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Highland man discusses his picture-perfect career

Ian MacLeod
Ian MacLeod

Each week, we ask small businesses key questions.

Here we speak to Ian MacLeod, who runs Wild West wildlife tours and photography firm Nevispix from Caol, near Fort William

How and why did you start in business?

As with many self-employed businessmen and women, my early career was spent working for others – four years for a bank, two years in the family newsagents and twelve years teaching at and managing outdoor centres. Outdoor pursuit work brought me to Lochaber in 1989 and I have never left.

While working for others was fine, I always craved the independence that comes from running one’s own business. My first stab at self-employment was in 1993, when I started a laser shooting business, Northern Lights, and I followed this with a pet food franchise in 1995.

By 2002 it was time for a change and I established Nevispix, a digital photography business still going today.

I started by taking photos for a friend who ran white-water rafting trips, selling cds of photos to the clients and achieving a 66% take up rate.

I moved on to selling landscape images, including a small postcard range, which I still do, but realised the market was very overcrowded so added photography workshops and courses in 2007.

That market also quickly became saturated as the established professionals struggled to make a living with image sales; everyone is now a “professional” photographer.

It was time to diversify once more and Wild West was born in 2009. Today, I offer full and half-day wildlife-watching safaris in Lochaber and further afield on request to clients from all over the world.

How did you get to where you are today?

Through determination and perseverance, adapting well to changing circumstances and seizing opportunities before they slip by.

I have also focused on the businesses that interest me most, rather than on the ones that give the best financial returns. Variety is the spice of life.

Who helped you?

My dad was a great help and inspiration. Highlands and Islands Enterprise gave me a grant and “soft” loan to start the laser clay pigeon shooting business in 1993.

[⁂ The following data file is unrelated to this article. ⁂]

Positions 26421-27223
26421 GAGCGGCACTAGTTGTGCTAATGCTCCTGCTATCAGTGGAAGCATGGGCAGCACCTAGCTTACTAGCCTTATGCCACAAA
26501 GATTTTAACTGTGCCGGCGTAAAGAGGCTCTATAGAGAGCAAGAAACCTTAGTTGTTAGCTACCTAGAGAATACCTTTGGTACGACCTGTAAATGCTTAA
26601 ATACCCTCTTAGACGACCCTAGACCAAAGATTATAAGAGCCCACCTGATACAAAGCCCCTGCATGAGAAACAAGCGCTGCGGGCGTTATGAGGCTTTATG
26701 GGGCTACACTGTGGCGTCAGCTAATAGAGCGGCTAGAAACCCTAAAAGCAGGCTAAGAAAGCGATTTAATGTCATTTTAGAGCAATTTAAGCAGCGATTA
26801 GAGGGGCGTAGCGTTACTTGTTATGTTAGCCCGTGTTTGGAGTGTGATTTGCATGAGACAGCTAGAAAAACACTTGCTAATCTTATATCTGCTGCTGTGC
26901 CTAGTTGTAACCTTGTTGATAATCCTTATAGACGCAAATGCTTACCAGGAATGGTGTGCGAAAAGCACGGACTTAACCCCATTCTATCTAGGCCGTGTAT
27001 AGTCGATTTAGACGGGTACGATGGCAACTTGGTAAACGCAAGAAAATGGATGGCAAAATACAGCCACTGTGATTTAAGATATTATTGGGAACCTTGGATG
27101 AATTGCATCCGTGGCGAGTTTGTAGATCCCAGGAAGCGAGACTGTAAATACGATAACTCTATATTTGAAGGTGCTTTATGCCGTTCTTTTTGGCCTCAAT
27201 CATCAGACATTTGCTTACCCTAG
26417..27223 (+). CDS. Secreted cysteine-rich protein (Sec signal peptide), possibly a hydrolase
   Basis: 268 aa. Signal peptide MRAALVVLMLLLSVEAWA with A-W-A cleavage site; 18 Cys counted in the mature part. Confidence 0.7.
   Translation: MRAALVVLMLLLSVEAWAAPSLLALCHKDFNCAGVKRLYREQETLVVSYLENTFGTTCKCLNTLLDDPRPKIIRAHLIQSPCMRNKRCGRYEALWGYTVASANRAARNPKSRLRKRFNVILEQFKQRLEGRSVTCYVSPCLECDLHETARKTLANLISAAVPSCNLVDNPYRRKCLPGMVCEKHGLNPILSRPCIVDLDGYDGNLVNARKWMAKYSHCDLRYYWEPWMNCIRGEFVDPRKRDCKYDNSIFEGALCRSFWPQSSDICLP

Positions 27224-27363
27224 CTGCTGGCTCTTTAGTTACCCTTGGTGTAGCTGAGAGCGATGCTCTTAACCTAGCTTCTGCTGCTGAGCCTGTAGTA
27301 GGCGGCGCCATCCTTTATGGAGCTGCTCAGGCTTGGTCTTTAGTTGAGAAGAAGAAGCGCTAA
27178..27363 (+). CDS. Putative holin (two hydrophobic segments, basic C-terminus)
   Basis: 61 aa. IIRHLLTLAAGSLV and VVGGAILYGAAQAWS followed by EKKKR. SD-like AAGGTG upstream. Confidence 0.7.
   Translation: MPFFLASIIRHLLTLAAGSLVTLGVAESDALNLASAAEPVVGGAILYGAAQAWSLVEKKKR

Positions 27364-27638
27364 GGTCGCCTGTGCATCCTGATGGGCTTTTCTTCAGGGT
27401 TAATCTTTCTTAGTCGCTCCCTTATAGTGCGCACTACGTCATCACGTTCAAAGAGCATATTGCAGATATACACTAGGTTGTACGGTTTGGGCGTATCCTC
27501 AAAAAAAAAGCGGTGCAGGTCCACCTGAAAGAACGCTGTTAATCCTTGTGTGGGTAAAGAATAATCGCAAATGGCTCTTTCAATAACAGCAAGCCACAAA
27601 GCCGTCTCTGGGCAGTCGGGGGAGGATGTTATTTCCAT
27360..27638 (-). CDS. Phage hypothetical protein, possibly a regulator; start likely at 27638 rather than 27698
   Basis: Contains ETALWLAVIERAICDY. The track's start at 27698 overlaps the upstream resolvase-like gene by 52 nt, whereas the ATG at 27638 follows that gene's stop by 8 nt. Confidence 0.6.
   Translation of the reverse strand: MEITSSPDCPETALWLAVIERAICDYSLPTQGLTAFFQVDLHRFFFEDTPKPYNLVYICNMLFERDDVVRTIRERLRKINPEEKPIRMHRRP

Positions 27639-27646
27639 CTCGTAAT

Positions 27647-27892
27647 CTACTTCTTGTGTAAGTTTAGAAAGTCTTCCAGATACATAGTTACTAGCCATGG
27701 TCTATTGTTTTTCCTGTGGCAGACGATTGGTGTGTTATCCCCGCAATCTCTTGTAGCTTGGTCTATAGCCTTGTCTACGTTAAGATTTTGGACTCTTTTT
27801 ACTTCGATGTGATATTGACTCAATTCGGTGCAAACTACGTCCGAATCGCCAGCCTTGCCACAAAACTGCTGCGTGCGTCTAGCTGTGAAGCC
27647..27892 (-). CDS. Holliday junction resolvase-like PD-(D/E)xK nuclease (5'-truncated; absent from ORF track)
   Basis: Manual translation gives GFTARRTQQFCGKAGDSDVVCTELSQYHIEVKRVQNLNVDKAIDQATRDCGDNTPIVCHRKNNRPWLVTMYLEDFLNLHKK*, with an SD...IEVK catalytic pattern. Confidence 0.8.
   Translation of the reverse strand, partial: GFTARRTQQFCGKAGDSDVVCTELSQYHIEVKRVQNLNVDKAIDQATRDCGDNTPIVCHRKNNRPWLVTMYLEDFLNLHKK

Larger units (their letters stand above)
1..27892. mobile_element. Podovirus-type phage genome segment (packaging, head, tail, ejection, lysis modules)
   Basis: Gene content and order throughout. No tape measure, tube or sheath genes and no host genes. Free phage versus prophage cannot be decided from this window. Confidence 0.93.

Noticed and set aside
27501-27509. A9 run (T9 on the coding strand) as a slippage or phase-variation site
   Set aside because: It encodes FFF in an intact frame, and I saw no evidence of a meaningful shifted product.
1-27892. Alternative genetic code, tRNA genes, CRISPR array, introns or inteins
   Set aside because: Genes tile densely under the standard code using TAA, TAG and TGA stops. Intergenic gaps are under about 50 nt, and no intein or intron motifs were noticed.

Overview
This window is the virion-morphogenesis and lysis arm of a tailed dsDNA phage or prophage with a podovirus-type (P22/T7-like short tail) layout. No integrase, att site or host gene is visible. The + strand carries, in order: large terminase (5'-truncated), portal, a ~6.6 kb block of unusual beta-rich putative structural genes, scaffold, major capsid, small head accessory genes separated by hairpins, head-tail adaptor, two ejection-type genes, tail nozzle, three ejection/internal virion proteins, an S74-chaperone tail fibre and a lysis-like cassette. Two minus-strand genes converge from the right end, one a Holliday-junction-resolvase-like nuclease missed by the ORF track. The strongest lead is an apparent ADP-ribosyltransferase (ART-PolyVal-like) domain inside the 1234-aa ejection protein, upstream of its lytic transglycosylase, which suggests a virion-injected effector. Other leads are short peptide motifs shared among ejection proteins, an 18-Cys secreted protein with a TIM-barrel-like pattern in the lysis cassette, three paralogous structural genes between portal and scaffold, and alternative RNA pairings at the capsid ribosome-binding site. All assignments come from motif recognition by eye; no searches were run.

More recently, the Outdoor Capital of the UK helped with marketing, while the Federation of Small Businesses provides a wide range of member benefits and services – the two most useful to me being big discounts on card payments and free business banking through a Co-op business current account. These benefits alone certainly cover my membership fees.

What has been your biggest mistake?

Putting the cart before the horse and borrowing a lot of money for a new, untried business before taking the time to properly research the market. One lives and learns but it was a hard lesson at the time.

What was your greatest achievement?

I have appeared on the BBC’s Countryfile series and, in June, on The One Show., however, I am most proud of my certificate of excellence from TripAdvisor.

If you were in power in government, what would you change?

I would slash red tape and employment laws – there is no way that I would take on staff with things as they stand.

Simply put, businesses will take on people if it makes business sense for them to do so, and mountains of government-imposed red tape and unnecessary employment laws act as a real disincentive.

What do you still hope to achieve?

I want my wildlife guiding business to continue to grow and to provide me with a comfortable and sustainable income.

What do you do to relax?

Take photographs and watch wildlife. Seriously, my businesses is also my hobby. I also ski, cycle and bag the occasional Munro, and I recently took up sea-kayaking.

What are you currently reading, listening to or glued to on the TV?

I’m reading Nigel Tranter’s Lord of the Isles, which I love as I have visited all of the locations the author refers to. I watch Corrie (Coronation Street) but have no time for other soaps. I also watch all the science and nature programmes – Brian Cox, David Attenborough etc.

What do you waste your money on?

Ski, cycle and kayak gear – and the occasional bottle of malt, though nurturing one’s spiritual needs is never waste.

How would your friends describe you?

Friendly, sociable, organised and opinionated.

What would your enemies say about you?

I don’t know if I have any enemies. I focus on my friends.

What do you drive and dream of driving?

I currently have a Mercedes Vito van for transporting clients and a Renault Megane for domestic use. I used to have a Toyota MR2 Mk II T-bar and would love something similar again, but my environmental conscience won’t allow it.